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    What will be even more pleasing, though, was Ribery’s creative performance. 

    The 30-year-old provided three assists as well as scoring once, the first time anyone has created three goals since he did the same against the Faroe Islands in 2007.

    Ribery looked confident and dominating, more like the player that we have grown accustomed to seeing perform so well and so consistently for Bayern over the past few seasons.

    If he can continue to replicate his Ballon d'Or contention form, particularly against a more difficult opponent in any potential play-off, then France become a totally different proposition all of a sudden.

Flat-Track Bullies

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    There is, of course, the concern that France were just being bullies for the evening, preying on a side that looked below par.

    Australia were woeful from kick-off until the final whistle, never looking in the game and short of any real quality. 

    In fact, the score line could and should have been a lot worse for Holger Osieck's men had it not been for some smart saves from Borussia Dortmund's Mitchell Langerak.

    However, it is difficult to say that France were at their absolute best against a side so poor in comparison.

    Then again, you can only beat what is put in front of you and that is what Deschamps's side did. Convincingly. 

    Given the large winning margin, it will be intriguing to see how this newfound confidence translates to the match against Finland next week.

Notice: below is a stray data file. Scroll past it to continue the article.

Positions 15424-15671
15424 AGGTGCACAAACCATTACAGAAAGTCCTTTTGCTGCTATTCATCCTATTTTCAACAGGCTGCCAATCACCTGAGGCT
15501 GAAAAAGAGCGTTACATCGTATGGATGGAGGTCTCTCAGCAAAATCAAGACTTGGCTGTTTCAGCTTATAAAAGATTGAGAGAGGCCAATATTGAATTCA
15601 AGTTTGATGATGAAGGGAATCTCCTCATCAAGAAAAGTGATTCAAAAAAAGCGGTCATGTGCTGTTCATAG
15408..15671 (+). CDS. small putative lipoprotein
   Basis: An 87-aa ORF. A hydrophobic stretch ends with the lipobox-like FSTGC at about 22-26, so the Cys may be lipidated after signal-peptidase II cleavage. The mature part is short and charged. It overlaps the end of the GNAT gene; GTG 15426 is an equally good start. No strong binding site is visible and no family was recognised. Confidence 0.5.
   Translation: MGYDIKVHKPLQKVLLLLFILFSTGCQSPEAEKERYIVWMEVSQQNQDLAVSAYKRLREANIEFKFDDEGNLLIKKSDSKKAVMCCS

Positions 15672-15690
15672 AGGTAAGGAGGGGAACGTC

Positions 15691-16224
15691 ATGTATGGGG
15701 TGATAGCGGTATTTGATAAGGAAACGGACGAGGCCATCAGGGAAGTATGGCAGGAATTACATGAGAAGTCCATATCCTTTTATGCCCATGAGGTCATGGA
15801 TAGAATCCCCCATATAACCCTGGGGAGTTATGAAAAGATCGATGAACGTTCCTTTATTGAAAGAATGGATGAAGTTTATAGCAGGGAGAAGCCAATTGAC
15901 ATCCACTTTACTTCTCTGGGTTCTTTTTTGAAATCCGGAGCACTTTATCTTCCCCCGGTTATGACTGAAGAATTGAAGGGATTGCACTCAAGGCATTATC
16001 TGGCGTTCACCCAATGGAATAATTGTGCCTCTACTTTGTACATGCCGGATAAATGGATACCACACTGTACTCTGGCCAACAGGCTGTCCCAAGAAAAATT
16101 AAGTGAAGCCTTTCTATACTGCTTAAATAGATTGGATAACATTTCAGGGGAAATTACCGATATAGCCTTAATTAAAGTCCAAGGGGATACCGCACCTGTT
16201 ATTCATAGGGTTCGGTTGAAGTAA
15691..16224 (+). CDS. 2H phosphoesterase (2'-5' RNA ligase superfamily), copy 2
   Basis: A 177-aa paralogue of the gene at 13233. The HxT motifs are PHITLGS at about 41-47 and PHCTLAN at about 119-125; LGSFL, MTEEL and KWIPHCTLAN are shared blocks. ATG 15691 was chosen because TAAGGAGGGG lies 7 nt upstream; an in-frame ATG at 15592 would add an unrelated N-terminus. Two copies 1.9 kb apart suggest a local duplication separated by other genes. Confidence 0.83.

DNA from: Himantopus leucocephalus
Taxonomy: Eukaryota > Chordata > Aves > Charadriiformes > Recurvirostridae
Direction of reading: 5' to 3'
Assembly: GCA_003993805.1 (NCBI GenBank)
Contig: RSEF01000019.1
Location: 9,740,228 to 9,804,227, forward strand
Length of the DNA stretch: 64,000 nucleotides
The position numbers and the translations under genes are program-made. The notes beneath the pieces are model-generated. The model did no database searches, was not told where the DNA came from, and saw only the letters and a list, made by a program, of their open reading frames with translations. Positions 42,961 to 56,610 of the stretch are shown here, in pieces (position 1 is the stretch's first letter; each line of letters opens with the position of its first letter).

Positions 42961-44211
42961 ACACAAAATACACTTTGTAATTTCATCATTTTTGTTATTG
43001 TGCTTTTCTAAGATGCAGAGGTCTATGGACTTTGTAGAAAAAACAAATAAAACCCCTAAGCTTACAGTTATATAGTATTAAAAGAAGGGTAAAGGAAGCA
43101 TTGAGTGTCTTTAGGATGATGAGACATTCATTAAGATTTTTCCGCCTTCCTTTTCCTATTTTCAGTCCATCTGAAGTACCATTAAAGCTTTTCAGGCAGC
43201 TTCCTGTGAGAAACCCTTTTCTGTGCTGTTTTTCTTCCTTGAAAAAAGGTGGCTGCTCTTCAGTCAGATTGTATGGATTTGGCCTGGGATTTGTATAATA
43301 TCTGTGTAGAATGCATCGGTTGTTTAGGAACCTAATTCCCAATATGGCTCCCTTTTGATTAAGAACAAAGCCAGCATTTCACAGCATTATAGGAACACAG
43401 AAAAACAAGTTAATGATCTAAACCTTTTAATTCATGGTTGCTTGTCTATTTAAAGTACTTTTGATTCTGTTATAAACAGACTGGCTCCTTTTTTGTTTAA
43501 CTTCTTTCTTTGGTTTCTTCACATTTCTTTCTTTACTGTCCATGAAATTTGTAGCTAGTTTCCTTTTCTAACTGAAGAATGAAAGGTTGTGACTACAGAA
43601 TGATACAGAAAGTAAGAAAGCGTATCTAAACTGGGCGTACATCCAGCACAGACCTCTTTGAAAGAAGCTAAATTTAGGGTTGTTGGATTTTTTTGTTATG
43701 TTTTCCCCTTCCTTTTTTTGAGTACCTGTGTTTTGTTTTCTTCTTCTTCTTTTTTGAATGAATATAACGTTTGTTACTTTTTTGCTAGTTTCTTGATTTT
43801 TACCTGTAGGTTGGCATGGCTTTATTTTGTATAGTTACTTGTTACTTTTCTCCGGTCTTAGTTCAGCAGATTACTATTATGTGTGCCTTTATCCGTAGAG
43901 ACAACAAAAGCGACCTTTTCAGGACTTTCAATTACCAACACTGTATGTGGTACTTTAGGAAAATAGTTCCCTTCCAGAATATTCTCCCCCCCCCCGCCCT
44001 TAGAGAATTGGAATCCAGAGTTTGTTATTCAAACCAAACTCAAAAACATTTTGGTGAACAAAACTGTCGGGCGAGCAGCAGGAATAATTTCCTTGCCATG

It was only a friendly, though, so it is crucial not to get carried away.

Hunger and Desire

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    For the first time all year, France showed passion, purpose and a hunger and desire to dominate their opponents at the Parc des Princes. 

    It is an approach that has all too often been missing when Les Bleus have played in World Cup qualifiers and one they need to harness for the clash with Finland.

    Samir Nasri and Yohan Cabaye epitomised this, with the former looking particularly sharp, and as if he had a point to prove to his coach.

    Deschamps looks like he has a number of hungry players chomping at the bit to contribute under his leadership. The key is now keeping those same players hungry heading into the play-offs.

Defensive Serenity

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    It took until the 62nd minute for France to concede a single shot to Australia on Friday. 

    After that, the Socceroos had barely any other chances on goal and the French defence looked unflustered. 

    Mathieu Debuchy contributed a goal from right-back, while Raphael Varane, Eric Abidal and Mamadou Sakho all looked calm and collected in the centre of defence.

    Patrice Evra started at left-back before he was replaced by Gael Clichy, but by that point, France were enjoying 70 percent possession and seeing so little from the Australian attack.

    Deschamps' back line did what they had to do well, but that had very little in the way of meaningful pressure directed towards them.